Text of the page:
Mango

Mango

Mangoes are a tropical fruit exported from Eastern India, Burma and the Andaman Islands. Mangoes are the fruit of the mango tree, a large tropical tree of the Anacardiaceae family.

Among tropical fruits, mangoes are the second most produced fruit in the world, preceded only by bananas. There are about 1,000 varieties of mango.

Nearly 50% of the world's mangoes are grown in India, producing about 19 million tonnes per year of the total world production. Global production amounted to approximately 26.3 million tonnes in 2004. Mangoes are the sixth most produced fruit in the world (behind bananas).

When exported, fruits are usually picked green, which diminishes taste qualities. However, just like bananas and kiwis, mangoes are “climacteric" and can therefore ripen after picking. Mangoes are a very pressure-sensitive fruit, making them more vulnerable in international transport.

For harvesting, various indicators are used.

Maturity indicators:

  • Shape
  • Colour: skin and flesh

Quality indicators:

  • Appearance: size, shape, colour, absence of rot and visible defects
  • Firmness
  • Flavour: ripening leads to a progressive increase in sweetness, through the transformation of starch into sugar

Short exposure to an environment with low ethylene content, constant temperature and optimal relative humidity leads to accelerated and even ripening of the mangoes in 5 to 9 days, depending on the variety and stage of ripeness.

The carbon dioxide concentration must be kept low in the ripening chamber.

CA delays ripening and reduces respiration rates and ethylene production.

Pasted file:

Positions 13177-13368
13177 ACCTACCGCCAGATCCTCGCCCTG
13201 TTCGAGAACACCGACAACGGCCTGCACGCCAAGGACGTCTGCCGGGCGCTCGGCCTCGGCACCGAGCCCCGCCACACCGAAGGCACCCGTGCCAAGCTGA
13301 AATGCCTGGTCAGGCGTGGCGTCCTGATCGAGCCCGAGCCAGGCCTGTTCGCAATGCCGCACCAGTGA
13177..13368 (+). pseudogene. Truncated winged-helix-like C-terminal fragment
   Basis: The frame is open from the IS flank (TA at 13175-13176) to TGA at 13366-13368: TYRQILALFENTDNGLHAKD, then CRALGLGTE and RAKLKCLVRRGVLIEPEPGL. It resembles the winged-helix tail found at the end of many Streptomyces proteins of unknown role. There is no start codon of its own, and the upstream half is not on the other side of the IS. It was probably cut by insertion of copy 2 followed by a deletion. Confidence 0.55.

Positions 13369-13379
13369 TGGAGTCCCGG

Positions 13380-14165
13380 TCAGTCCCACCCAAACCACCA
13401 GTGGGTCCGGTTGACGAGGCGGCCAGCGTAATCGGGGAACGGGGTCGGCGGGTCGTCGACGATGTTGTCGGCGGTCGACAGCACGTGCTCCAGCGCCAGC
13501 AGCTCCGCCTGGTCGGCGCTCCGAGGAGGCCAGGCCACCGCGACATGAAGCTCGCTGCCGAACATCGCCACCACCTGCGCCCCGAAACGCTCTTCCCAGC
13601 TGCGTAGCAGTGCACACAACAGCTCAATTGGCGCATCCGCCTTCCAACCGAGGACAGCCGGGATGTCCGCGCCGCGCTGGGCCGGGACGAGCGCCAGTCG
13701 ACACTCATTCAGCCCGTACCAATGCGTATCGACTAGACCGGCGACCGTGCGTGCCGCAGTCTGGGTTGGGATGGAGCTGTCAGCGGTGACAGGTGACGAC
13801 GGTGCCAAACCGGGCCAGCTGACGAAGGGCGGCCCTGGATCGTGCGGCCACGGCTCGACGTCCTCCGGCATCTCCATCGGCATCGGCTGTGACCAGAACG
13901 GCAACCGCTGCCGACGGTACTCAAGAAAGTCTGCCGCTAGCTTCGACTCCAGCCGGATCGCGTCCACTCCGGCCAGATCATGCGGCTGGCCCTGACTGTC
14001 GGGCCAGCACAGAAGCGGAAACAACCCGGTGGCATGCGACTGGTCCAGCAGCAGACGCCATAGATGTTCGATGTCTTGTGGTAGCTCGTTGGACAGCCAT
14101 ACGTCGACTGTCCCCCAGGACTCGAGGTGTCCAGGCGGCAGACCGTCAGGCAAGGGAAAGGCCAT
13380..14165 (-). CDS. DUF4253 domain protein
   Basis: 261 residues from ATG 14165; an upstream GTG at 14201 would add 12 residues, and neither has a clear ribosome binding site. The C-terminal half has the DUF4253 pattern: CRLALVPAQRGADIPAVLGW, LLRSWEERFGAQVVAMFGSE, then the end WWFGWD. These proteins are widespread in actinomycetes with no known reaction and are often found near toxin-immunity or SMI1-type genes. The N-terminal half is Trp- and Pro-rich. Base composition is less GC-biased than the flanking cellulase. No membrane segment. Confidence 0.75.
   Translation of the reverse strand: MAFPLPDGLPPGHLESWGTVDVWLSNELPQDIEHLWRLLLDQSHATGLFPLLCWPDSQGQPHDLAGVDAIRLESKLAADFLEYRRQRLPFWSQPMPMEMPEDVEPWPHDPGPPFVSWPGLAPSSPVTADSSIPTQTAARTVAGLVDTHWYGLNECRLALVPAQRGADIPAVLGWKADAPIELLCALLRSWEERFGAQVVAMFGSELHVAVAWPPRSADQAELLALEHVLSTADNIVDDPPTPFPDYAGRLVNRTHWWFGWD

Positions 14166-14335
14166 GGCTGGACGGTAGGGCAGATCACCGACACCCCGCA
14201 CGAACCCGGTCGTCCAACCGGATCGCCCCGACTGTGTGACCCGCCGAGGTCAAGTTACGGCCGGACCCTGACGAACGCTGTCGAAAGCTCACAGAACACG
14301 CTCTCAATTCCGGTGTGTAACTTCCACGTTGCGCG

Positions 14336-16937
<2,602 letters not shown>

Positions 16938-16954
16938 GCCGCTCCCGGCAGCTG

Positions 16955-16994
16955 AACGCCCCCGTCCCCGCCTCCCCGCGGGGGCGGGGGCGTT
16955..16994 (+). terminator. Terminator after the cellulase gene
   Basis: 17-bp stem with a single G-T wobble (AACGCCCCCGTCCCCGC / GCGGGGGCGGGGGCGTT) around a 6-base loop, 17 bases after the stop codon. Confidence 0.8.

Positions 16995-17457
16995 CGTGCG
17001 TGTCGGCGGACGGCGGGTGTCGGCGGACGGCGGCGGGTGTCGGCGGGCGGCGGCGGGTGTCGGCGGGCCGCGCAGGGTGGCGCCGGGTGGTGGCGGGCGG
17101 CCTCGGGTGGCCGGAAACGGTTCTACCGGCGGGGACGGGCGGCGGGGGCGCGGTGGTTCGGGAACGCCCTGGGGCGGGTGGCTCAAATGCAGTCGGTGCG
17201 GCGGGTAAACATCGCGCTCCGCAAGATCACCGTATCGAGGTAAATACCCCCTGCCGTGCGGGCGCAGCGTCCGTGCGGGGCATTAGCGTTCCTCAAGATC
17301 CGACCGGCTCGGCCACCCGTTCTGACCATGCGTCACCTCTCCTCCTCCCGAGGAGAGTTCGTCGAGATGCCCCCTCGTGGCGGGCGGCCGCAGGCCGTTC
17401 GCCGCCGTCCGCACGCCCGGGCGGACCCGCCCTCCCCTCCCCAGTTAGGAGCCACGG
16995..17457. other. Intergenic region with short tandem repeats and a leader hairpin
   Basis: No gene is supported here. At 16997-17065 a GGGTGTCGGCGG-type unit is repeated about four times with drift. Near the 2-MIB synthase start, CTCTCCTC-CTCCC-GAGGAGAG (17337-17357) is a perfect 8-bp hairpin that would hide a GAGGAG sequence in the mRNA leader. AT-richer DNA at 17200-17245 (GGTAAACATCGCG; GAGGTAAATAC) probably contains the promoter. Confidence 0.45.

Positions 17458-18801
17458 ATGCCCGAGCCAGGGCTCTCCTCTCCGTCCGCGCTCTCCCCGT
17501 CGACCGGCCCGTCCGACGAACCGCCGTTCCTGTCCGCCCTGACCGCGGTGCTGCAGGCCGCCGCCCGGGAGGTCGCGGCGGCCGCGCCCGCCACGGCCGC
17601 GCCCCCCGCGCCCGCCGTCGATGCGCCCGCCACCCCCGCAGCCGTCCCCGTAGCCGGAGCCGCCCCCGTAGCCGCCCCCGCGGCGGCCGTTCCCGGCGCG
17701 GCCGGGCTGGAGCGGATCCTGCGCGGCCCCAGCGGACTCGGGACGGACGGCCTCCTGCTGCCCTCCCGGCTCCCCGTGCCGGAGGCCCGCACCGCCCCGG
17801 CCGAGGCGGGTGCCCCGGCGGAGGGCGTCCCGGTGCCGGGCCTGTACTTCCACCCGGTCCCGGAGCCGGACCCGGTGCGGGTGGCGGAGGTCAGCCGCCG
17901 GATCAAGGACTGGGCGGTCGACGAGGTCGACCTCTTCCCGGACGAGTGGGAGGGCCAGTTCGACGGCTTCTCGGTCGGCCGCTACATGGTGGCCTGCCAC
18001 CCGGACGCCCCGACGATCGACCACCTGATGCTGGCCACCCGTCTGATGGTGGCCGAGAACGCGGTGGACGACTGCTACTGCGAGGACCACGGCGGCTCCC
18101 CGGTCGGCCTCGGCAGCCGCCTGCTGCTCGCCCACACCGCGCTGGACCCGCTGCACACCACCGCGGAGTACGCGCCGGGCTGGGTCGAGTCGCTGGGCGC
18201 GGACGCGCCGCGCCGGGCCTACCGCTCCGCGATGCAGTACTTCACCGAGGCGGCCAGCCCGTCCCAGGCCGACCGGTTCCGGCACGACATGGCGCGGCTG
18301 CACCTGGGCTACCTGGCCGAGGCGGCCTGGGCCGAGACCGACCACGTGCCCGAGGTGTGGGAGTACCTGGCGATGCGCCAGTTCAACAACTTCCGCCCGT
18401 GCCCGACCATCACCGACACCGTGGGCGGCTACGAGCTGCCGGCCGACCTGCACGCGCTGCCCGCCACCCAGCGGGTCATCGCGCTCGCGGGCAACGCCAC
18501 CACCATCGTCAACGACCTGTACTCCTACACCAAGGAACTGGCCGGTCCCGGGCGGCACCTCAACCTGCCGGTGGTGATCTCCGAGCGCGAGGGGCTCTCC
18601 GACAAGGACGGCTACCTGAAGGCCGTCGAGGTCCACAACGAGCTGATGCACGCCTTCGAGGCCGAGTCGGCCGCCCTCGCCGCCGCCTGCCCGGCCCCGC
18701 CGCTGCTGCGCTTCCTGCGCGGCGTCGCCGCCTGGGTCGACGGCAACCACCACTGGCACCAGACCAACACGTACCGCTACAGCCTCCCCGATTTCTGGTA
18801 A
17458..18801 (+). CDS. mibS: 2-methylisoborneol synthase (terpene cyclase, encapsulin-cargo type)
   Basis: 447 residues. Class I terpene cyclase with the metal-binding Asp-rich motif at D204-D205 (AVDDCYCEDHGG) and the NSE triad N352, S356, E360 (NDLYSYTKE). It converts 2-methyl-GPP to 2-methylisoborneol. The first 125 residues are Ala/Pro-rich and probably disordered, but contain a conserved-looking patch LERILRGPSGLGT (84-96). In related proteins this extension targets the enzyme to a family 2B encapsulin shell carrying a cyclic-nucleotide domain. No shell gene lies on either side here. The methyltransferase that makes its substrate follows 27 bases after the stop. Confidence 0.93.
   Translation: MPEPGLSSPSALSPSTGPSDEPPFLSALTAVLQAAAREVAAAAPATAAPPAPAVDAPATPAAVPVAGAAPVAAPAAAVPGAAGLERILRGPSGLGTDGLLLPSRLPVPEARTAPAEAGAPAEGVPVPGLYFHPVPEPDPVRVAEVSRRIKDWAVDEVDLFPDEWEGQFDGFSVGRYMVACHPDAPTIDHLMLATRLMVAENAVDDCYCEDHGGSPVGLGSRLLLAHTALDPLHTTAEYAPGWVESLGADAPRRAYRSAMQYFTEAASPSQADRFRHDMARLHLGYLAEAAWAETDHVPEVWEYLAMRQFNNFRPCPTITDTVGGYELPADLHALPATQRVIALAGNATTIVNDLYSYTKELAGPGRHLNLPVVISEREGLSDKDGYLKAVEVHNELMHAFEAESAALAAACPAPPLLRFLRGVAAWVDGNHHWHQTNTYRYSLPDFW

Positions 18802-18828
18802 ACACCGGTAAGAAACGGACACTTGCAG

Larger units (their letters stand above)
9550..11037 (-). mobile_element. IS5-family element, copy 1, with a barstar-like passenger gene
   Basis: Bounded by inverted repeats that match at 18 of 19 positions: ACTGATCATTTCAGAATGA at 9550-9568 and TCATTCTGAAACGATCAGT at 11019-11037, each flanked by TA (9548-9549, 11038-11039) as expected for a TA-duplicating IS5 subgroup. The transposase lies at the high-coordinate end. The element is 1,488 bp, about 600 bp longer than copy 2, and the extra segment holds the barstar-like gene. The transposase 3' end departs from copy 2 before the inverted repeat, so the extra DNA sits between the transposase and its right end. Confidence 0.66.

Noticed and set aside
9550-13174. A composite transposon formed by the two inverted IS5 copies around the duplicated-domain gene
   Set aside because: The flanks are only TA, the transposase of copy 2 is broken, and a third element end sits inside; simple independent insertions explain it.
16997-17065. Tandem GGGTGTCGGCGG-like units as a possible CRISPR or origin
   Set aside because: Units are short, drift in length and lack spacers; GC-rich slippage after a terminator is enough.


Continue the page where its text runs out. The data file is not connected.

The fruit should be stored cold, by rapid cooling.

Storage conditions:

  • Optimum storage temperature:
    • 13°C for ripe green mangoes
    • 10°C for partially ripe and ripe mangoes
  • Optimum relative humidity: 90 to 95%.
  • Shelf life at 13°C :
    • 2-4 weeks in air
    • 3-6 weeks in a CA depending on variety and stage of ripeness.

Physiological and physical disorders :

  • Sap exudation
  • Skin abrasions
  • Cold damage
  • Heat damage
  • Internal decomposition of the flesh
  • Gelatinous core (premature ripening)
  • Soft nose

Diseases :

  • Anthracnose
  • Diplodia stem end rot

  • AC preservation at the right temperature
  • Combination of cold storage and use of AC chambers to maintain fruit colour and significantly reduce pathogenic deterioration, while allowing for a longer shelf life than normal cold storage

References

Contact us

Lucie Nouaillac

FRANCE - EXPORT
  • New Zealand
  • Australia
  • Canada
  • South Africa
  • United-States
  • India

Manuel PIRIZ

EXPORT
  • Latin America
  • Portugal
  • Spain
  • Maghreb







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